Each year our small community in Issaquah, WA celebrates a festival “Salmon Days.” As I was strolling around the hatchery, it helped me prepare for my talk on the Appstore ecosystem. The fish traveling upstream has several parallels to the developers trying to make in the 80,000 db appond. So, I focused my talk on how the ecosystem needs to come together urgently to build the fish ladder to give more developers a chance to make it to the next level to create a vibrant and sustainable ecosystem. While Microsoft’s mobile strategy is disarray right now, they are one of the few companies who understand the caring and feeding of the developer ecosystem (another one is Ebay). If the ecosystem focuses primarily on their profits and margins, the rich ecosystem might be at a risk of collapsing.
I discussed several factors that can help foster a healthier ecosystem starting with fish ladder. If you are interested in the presentation, please drop me a line. There was pretty good discussion from some experienced and successful developers. The emergence of appstore mania has been a double-edged sword. Developers are back in demand but their attention is finite and they are forced to allocate resources accordingly. I was also surprised to find out about the level of piracy and counterfeit goods in the appstore and how little is being done to protect legitimate developers. Some of the ladder factors I discussed were: greater revenue share, connection with investors, iTunes and carrier billing, location and presence, user profile and context, reports and analytics, $0 signup and certification, better search and discovery, social interaction and virality, flexible payment and billing models, better networks and devices, reduced fragmentation, more open APIs and marketing dollars. If you are interested, drop me a line and I will send you the ppt.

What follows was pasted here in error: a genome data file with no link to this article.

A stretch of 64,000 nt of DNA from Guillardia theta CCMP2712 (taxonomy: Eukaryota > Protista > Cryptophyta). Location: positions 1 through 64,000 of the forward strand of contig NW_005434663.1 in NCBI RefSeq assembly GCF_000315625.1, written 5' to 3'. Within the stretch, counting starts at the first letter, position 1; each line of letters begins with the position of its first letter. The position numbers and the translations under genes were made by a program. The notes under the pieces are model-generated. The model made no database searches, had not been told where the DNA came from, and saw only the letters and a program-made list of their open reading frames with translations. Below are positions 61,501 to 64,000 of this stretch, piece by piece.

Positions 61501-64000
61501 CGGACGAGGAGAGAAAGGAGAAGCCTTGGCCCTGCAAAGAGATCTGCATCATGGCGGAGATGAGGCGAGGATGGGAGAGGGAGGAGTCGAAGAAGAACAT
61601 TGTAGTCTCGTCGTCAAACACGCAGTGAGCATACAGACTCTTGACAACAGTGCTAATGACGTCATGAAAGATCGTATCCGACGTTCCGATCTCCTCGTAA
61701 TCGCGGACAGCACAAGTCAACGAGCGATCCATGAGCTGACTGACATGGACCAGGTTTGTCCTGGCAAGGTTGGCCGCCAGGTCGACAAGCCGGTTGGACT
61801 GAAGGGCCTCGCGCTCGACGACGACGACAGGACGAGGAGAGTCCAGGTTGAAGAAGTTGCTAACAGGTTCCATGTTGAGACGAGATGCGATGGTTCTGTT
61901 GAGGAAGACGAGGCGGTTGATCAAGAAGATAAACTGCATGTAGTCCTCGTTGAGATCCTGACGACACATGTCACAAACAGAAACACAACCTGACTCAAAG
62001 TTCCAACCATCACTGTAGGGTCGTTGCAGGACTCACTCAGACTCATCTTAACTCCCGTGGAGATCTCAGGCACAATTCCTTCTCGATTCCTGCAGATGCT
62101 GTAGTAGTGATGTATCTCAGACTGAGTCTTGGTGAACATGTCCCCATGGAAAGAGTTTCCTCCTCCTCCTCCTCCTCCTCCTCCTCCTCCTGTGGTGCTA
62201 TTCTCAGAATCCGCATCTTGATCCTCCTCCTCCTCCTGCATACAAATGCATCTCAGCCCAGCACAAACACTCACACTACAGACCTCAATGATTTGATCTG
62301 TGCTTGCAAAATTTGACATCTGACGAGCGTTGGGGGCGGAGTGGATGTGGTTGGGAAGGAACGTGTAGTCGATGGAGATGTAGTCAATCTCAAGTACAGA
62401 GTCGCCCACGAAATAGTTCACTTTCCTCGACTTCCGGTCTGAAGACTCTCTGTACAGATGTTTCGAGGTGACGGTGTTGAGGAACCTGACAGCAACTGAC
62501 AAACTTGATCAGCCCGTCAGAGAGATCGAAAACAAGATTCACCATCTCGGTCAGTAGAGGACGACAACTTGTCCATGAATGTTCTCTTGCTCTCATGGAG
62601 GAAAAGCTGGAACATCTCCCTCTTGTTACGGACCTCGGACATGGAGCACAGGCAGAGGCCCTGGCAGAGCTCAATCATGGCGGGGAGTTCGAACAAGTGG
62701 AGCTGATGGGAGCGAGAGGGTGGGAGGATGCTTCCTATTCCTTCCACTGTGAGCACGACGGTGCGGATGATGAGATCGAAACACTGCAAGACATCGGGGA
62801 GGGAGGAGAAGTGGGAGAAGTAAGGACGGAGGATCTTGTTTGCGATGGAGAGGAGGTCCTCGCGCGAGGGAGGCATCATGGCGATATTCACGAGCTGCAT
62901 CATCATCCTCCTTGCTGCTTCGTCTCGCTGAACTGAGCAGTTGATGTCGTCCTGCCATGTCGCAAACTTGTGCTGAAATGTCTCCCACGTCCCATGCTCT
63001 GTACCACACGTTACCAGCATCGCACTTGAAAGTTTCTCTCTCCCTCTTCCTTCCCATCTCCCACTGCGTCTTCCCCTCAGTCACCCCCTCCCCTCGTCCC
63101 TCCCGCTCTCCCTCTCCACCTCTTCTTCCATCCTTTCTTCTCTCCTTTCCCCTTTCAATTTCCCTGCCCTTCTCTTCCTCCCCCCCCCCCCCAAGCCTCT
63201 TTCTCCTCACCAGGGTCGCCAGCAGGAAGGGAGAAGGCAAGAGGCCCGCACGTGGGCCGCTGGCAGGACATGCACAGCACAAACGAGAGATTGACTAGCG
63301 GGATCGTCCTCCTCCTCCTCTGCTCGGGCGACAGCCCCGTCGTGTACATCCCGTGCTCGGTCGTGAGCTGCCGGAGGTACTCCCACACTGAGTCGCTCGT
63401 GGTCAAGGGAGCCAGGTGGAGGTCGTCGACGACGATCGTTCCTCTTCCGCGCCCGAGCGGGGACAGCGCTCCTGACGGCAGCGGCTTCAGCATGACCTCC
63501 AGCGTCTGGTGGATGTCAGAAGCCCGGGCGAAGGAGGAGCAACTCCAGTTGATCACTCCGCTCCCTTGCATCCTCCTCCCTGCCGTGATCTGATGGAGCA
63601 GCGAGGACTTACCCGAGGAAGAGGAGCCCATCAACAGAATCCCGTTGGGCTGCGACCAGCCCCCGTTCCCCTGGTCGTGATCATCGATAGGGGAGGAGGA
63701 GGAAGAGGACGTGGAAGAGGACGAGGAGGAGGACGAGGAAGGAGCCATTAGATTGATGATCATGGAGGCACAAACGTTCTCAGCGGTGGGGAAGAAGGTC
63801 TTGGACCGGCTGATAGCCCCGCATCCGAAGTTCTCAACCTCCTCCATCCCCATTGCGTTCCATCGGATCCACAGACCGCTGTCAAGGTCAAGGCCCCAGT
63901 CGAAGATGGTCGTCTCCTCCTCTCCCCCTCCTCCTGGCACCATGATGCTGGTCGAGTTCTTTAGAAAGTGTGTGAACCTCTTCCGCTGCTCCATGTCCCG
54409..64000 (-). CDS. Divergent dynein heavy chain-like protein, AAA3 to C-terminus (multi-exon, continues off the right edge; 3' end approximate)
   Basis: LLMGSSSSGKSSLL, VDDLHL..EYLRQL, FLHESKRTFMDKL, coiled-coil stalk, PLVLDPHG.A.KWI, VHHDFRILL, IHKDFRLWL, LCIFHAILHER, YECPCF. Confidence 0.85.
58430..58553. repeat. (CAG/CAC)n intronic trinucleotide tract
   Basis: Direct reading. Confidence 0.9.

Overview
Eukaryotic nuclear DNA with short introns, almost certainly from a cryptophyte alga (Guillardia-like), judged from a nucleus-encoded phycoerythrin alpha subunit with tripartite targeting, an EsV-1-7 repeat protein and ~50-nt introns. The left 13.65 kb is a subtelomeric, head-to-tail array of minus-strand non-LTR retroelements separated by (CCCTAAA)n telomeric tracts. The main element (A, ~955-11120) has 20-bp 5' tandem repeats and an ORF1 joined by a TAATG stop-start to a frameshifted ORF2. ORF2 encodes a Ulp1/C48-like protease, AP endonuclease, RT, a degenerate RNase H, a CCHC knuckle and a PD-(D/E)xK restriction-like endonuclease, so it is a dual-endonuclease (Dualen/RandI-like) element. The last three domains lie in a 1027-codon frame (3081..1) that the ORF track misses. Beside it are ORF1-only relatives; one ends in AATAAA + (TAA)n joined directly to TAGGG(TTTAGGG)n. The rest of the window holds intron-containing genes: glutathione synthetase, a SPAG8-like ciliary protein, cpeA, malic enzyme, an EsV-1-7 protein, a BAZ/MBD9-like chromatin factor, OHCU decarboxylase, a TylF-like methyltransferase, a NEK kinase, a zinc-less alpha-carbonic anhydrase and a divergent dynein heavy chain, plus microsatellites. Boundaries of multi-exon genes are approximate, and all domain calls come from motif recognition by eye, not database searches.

I also had a chance to moderate a panel on Mobile Advertising and the current state of affairs. While mobile advertising is the only advertising sector that has shown growth this year, it is not breaking out to stand on its own. Large media companies are primarily looking mobile as a complimentary channel though they are clearly enamored by its potential. Lack of clear, uniform, auditable metrics is another issue though various industry bodies have been working together and some guidelines are expected to be released next quarter.
Overall, the show felt like a sponsored networking party with hardly any new announcements, the show floor was easier on the feet, the attendance was down again. However, the hallway conversations and running into friends and colleagues from the distant past is always priceless. The only newsworthy highlight for me was the emergence of mobile healthcare and mobile retail as separate categories at CTIA. There is clearly much potential and interest in these areas. We will have more on these topics in the coming months.
Some of the news worth items were:
- John Donovan, CTO of AT&T opined on the growth in data consumption and how the company is tackling the upsurge in usage
- Qualcomm released FLO TV service and devices but at $250 and $9/month, it, like Kindle seems to be stuck in the fidelity belly.
- A number of local search services/apps are popping up: Geodelic, Aloqa, Decarta, etc. I built my first location app in 1996. 13 years hence, market seems to be coming around to the concept of LBS.
- Number of mobile health companies were displaying their wares: Airstrip, Corventis, TotGuard, Sensiotec, and others. Lot of investment will flow into this sector in the coming days.
- Companies like Openwave and Bytemobile talked about solutions for mobile data management.
- Mobile Retail is picking up with NFC and now Nokia’s initiative of Global Retail Executive Council
- More Androids are slated for release in 2010
It was great catching-up with friends and colleagues. Looking forward to the next one.